You Can Grow – Captivating Cyclamen

This time of year nurseries, garden centers, and grocery stores are swamped with the ubiquitous poinsettias in a vast array of colors and sizes. They are nice plants, but for something unique, look for cyclamen (pronounced sy-kla-men or sick-la-men). Either (or either) way you pronounce it – the plants and their flowers are bewitching, captivating, and stunningly beautiful. Cyclamen make a wonderful holiday houseplant, offering a note of grace to the home or office.

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Some History

Cyclamen (Cyclamen persicum) were brought to Europe from the Holy Land during the Crusades.  They quickly became popular even then as holiday plants. Plant breeders have been working with them ever since, breeding for larger flowers, longer lasting flowers, and a wide variety of colors. Choose from pink, red, white, lavender, wine, scarlet, salmon, bicolors, and even ruffled forms. In America, bigger is better, so giant brash poinsettias are all the rage. For quiet restrained elegance, some people prefer the exquisite nodding blooms of cyclamen.

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Place some pine cones in the pot to decorate.

Cyclamen for the Holidays

Plant selection

Select a plant that fills the pot well, has healthy-looking leaves, and the blooms are not gone by. Ideally, find a cyclamen with many healthy buds coming along.

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More buds means more flowers for you!
Open The Wrapper!

Holiday plants come from the store with a foil or cellophane outer wrapper. It looks pretty, and is handy for transport purposes. BUT! This wrapper prevents the plant from draining properly. Poor drainage can drown the roots and kill the plant.

Cyclamen are very fussy about wet roots. Remember, they are from the arid hillsides of the Holy Land. If you leave the wrapper on, cut a nice drainage hole in the bottom and place the plant in a saucer to catch drips.

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Water

It is best to use room temperature water to water cyclamen, indeed all house plants. Get a pretty watering can because it’s also good to let the water sit overnight so the chlorine evaporates.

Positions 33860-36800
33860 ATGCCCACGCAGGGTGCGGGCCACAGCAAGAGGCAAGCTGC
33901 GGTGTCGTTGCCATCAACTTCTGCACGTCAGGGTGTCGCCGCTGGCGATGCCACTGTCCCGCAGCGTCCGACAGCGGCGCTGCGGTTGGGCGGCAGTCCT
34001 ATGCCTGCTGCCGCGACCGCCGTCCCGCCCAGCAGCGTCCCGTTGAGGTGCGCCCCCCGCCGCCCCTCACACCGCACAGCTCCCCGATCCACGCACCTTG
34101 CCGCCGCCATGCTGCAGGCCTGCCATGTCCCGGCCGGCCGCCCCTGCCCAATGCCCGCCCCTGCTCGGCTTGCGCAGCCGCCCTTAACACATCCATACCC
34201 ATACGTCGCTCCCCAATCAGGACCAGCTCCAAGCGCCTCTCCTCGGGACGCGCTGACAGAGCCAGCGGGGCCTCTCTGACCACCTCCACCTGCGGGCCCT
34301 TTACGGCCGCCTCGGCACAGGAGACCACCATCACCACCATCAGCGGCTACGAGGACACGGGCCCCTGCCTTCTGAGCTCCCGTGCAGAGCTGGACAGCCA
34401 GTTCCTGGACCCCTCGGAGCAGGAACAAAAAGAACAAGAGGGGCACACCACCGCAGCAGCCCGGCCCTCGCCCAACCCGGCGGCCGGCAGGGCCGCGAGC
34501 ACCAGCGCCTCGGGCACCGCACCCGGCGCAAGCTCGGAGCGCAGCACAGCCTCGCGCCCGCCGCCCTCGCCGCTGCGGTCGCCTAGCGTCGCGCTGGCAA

How much water? That depends on the soil plus the amount of light or heat the plant may be getting. Touch the soil with a finger tip. Look at your finger tip – if a few tiny pieces of soil adhere, the soil is just right. If it feels soggy, do not water.

Light

Most cyclamen, like other flowering holiday plants, and even house plants, do best in filtered or indirect light. In full sunlight they can sunburn. Besides, the sun quickly fades blooms.  Cyclamen will do fine in a florescent office space, and generally fit on a reception desk better than a giant poinsettia.

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Temperature

In general, room temperature is fine, without either hot air from the furnace or cold drafts.

Transport

The bright rays of sunlight beaming through the car windows can sunburn plants, even in winter. To transport plants in the car, best to place them in the floor well. This also reduces tipping problems. (Or if they do tip, it’s easy to clean up after.)

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White powder on a few leaves? Not a problem – the flower is dropping some pollen!
Long term care

Cyclamen leaves may remain green into April, then start to yellow. You did nothing wrong! The plant is just following it’s genetic programming and going dormant for the summer. At any point after cyclamen are done blooming, you can plant them out in the yard. Select a shady site with very well-drained soil. Hopefully they’ll survive, but our Arizona summers are generally too wet for them. They like to remain on the cool and dry side when they are dormant. Your cyclamen may pass on to that great compost heap in the sky. They were beautiful while they lasted.

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The 4th of each month is “You Can Grow That” day! It’s a day to share the many lovely and easy to grow plants that are available.

 

Soule-Jacqueline-writerFor more about holiday plants in the Southwest see my book “Month by Month Gardening for Arizona, Nevada, and New Mexico” (Cool Springs Press). This link is to Amazon and if you buy the book there I will get a few pennies.

© Article copyright Jacqueline A. Soule. All rights reserved. You must ask permission to republish an entire blog post or article. You can use a short excerpt but you must give proper credit, plus you must include a link back to the original post on our site. No stealing photos.

 

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